PSYC 2P25 – Personality and Individual Differences Sep. 10, 2012
How can personality be measured?
What are the “basic” personality characteristics?
How (and how much) does personality change across the life span?
How do hormones and brain chemicals relate to personality?
How much does heredity influence personality?
What features of your childhood influence your personality in adulthood?
Why did personality differences evolve?
How does personality affect life outcomes (e.g. health, happiness, career, law, relationships, etc.)?
What is “intelligence”, and does it matter in real life?
Do your religions and political views depend on you personality?
How does personality relate to sexuality?
Two approaches to study of personality
o Idiographic approach: try to understand each individual’s complex, unique features
used in biographies, fiction, etc. -> can help to generate ideas
might give ideas of how the personality works
but, it’s inefficient -> would take too long to study many people in this way
(hundreds or thousands of people would need to be studied for this method)
also, doesn’t give a way to test ideas about personality
o Nomothetic approach: try to understand all people in terms of personality variables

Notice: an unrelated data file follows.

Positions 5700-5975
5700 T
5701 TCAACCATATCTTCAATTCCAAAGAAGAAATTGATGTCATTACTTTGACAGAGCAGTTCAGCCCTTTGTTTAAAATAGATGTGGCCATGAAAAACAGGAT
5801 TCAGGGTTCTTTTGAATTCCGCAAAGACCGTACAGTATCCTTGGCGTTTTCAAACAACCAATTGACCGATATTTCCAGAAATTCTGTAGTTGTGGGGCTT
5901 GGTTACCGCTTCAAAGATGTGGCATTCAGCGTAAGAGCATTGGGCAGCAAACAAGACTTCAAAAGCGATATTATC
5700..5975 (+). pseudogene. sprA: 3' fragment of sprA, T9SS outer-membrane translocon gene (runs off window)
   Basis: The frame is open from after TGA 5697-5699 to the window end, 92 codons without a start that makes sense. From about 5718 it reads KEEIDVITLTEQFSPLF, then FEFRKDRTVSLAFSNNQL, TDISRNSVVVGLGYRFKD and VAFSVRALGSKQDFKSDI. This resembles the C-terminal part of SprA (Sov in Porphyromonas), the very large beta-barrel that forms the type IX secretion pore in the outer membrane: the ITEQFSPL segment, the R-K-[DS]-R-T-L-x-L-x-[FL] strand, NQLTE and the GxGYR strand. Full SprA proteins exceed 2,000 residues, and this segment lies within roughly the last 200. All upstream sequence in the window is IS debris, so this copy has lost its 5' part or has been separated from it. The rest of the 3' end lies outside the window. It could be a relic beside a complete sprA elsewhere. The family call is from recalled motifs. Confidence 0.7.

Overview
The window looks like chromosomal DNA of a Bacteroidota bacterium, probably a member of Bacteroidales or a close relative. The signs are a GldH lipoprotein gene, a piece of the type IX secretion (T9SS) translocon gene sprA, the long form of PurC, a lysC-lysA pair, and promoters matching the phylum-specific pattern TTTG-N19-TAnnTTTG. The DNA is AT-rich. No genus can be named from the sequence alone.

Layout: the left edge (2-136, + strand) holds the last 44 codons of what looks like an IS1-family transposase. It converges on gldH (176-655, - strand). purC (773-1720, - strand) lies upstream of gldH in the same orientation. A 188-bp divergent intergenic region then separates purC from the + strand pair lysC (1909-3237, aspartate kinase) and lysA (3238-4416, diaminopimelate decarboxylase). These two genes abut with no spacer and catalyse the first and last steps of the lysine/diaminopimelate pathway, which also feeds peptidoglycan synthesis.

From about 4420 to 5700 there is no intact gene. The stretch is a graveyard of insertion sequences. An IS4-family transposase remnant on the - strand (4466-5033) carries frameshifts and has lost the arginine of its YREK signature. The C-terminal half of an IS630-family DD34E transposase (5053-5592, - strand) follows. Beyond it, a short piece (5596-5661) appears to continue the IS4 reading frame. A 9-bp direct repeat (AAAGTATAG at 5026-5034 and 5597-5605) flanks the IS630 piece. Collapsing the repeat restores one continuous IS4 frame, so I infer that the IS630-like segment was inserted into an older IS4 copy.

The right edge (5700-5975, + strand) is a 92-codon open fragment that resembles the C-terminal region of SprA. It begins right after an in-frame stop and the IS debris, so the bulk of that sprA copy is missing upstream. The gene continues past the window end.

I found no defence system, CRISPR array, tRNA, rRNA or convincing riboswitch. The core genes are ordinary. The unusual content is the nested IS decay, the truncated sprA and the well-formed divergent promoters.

By measuring many people, can see how variables are inter-related -> and can
test ideas about personality in general (not just for one person)
Basic Measurement Concepts
To test ideas about personality, we need to measure the personalities of many people, and then
analyze and compare the measurements
If we measure people on a characteristic, we (obviously) want our measurements to show which
people have higher and lower levels of the characteristic (e.g. musical ability)
We also want our measurements to show how big the differences are between people
o E.g. difference between “10” and “15” should mean the same thing as between “25”
If our measurements give meaningful differences between people, then we have “interval
scores” PSYC 2P25 – Personality and Individual Differences Sep. 10, 2012
With interval scores, we can calculate means, standard deviations, correlations, etc.
o Note: personality measurements rarely have a “true” or “absolute” zero score, so we
cannot compare scores in terms of ratios -> doesn’t make sense to say, e.g. that one
person is “twice” as nice/smart/lazy/nervous, etc.
When we measure psychological characteristics, we find that many (but not all) of them have a
continuous distribution (not categorical)
Usually, most people have levels closest to average, with few people at (each) extreme -> often
fairly close to normal distribution
The Correlation Coefficient (r)
To understand personality, we often want to find out how much a personality characteristic is
related to some other variable
o E.g. anoth